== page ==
Milton Friedman famously argued against Corporate Social Responsibility. Focus on profits, he said, and let the state and churches deal with human welfare. However, CSR became popular nevertheless and is now big business. Almost every corporation has a CSR program of some kind. The concept is fundamental to neoliberal utopianism because it peddles the falsehood that capitalism can be both ruthlessly profiteering and kind to the planet. Have its cake and eat it too. As a corollary, governmental regulation is deemed unnecessary. CSR provides an excuse for corporations to regulate themselves, and we all know where that leads. It is no surprise that CSR is most visible in controversial industries like mining, oil and gas, arms manufacturing and tobacco (often involving glossy brochures and websites depicting happy African children playing in green rainforests). Moreover, the tax benefits enjoyed by billionaire philanthropists are another good reason they like CSR.

Game Theory: The use of mathematics to model human reality; one of the more bizarre offshoots that followed the mathematization of economic thought in the 20th century.


Game theory focuses on strategies used by competing actors to make rational decisions. What should I do given my opponent may subsequently decide A, B, C, or D? It was pioneered by John von Neumann, John Nash, and Oskar Morgenstern. The assumption that social life is a game of logic between conniving actors is foundational to this view of economics. But do we really behave in such a “me versus you” manner? Game Theory’s rational individualism closely resonates with neoliberal capitalism because it reconceptualizes everyone as mini corporations who are totally selfish. Individuals compete rather than share; seek to outsmart the next person rather than empathize. Proponents of the approach often use the “as if” defense. The model might not perfectly match reality, but we can approximate how someone behaves in the real world by assuming they act “as if” they’re Nashian plotters. It’s the normative assumptions underlying this “as if” that are problematic … that at bottom we’re all greedy and impatient bankers. One could just as well argue that people act “as if” they’re trusting and altruistic socialists, but Game Theory won’t have any of that. 

Human Resource Management: An ultra-corporate manifestation of business management; a practice informally called “Inhuman Resource Management” by workers.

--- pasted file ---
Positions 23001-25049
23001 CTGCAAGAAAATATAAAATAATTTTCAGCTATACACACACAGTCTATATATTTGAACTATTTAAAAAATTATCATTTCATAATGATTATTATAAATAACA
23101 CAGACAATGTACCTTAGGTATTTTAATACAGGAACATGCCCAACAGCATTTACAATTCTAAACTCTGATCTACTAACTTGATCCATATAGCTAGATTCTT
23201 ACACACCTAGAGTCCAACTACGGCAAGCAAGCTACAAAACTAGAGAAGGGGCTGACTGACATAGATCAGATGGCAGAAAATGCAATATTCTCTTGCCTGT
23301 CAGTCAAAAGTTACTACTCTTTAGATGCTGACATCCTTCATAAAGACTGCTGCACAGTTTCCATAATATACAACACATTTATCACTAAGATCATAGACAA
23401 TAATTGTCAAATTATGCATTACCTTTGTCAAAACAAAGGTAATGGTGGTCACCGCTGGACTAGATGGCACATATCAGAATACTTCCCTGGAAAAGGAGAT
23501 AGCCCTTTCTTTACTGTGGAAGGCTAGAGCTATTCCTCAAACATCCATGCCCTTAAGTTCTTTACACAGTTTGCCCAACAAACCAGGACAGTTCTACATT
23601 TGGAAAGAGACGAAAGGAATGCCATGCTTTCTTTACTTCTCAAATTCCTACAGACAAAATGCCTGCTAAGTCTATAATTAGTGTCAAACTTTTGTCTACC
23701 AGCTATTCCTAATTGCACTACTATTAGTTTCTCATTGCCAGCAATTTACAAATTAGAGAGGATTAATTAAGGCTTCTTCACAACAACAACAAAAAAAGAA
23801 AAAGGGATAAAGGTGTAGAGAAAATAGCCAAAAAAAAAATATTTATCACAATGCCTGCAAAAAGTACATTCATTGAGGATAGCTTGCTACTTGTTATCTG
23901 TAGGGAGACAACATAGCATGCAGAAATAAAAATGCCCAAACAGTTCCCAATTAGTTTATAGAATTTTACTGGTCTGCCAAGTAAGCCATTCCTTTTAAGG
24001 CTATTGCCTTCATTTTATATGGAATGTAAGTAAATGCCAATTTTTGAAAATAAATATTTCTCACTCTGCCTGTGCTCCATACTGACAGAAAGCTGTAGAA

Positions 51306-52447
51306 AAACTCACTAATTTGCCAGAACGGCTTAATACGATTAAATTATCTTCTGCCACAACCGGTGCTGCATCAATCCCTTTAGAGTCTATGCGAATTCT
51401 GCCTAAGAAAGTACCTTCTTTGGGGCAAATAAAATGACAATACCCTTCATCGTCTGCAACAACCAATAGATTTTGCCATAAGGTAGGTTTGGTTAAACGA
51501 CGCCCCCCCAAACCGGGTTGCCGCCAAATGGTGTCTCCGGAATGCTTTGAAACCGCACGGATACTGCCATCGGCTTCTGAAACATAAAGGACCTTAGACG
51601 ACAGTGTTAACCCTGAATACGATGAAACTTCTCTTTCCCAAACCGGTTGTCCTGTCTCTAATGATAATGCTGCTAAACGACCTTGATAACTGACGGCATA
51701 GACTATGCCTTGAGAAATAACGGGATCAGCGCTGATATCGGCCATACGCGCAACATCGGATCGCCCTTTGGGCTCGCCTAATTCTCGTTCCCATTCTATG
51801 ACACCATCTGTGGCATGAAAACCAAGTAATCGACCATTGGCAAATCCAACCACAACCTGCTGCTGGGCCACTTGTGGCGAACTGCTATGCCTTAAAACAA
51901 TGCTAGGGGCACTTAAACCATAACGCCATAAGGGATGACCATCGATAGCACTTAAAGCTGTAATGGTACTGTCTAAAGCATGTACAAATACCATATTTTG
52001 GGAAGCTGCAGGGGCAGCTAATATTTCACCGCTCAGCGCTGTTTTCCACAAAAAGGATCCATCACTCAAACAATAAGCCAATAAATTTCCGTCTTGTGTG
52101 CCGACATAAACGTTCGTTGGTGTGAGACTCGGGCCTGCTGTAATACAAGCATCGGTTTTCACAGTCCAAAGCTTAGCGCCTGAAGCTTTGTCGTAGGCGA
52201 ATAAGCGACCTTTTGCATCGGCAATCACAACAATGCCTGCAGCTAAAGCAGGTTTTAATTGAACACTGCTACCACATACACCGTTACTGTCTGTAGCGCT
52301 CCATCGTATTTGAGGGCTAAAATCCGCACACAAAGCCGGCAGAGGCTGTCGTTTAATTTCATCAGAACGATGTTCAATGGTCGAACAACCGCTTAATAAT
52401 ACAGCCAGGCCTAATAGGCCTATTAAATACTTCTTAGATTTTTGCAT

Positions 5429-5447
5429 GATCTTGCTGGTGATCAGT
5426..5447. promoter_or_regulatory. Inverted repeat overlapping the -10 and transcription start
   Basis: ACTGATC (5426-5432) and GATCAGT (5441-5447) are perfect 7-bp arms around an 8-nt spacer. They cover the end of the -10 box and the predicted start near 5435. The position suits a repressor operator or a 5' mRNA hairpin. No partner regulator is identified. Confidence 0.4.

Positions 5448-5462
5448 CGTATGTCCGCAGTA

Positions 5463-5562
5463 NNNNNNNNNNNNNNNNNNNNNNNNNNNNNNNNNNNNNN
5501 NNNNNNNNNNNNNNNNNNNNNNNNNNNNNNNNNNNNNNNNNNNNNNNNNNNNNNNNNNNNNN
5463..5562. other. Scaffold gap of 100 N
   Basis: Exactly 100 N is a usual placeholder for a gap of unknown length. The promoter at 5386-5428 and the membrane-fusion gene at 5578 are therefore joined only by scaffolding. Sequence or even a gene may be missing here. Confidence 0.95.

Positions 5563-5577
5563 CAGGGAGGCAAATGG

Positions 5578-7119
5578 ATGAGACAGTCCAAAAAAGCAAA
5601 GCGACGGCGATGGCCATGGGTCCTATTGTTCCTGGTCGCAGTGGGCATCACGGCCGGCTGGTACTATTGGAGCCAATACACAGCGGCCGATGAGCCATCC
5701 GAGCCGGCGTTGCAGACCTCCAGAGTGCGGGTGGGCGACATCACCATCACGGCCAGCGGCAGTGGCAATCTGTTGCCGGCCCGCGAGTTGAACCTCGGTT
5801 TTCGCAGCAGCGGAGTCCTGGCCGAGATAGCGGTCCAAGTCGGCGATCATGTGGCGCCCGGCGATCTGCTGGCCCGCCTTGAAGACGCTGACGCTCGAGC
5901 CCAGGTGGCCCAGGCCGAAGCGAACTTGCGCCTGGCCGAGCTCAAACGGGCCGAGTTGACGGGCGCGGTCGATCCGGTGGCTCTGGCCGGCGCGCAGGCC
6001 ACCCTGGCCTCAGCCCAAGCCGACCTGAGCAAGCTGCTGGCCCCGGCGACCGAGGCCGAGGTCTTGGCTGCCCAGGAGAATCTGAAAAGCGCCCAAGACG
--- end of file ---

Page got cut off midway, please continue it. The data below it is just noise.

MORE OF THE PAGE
Even the very phrase Human Resource Management sounds weird, like something dreamed up by extraterrestrials who plan on harvesting mankind. The objectification is important to understanding HRM. In the old days, most large organizations had personnel departments. They dealt with payroll and hiring. In the 1980s and 1990s, this role slowly focused in on the nature of the employee. Testing potential recruits.

Developing employee engagement programs to revive flagging morale and so on. However, the covert agenda was to replace unions, who had previously fulfilled these functions. As neoliberalism spread through the economy like wild fire, HRM became a tool for pathologizing the recalcitrant employee. Rather than view the unhappy worker from a structural perspective (i.e., low wages, unfair treatment, boring job), it was their personality that was singled out as a problem. Following the financial crisis, HRM has become the punitive arm of organizational power. Their main role is to undermine unions, protect employers from discontented workers and enforce financial miserliness.

Leadership: The assumption that when humans organize they require top-down control and only special individuals are capable of doing this; the valorization of elitism.


When social actors are encouraged to behave as capsulelike monads—as they are under neoliberal capitalism—then some kind of extra-individual steering mechanism is soon required to avert chaos. In the workplace, this could include workers’ councils. At the societal level, a democratically elected government. But capitalists naturally distain those options and evoke the mythology of leadership instead, sold to us as great men and women who’ve been blessed with amazing skills. To understand this bizarre veneration of elitism, we might recall Max Weber’s argument about charismatic leaders. These individuals function as supplements to market rationality rather than replacements, which is why fascism was so attracted to the idea. The economic system can have bourgeois individualism and an overarching, CEO-like führer at the same time. The conflation serves to ward off social democratic solutions to economic coordination.

Lean In: Faux-feminism for the corporate age; an attempt to render feminism business-friendly; what feminism looks like after patriarchy wins.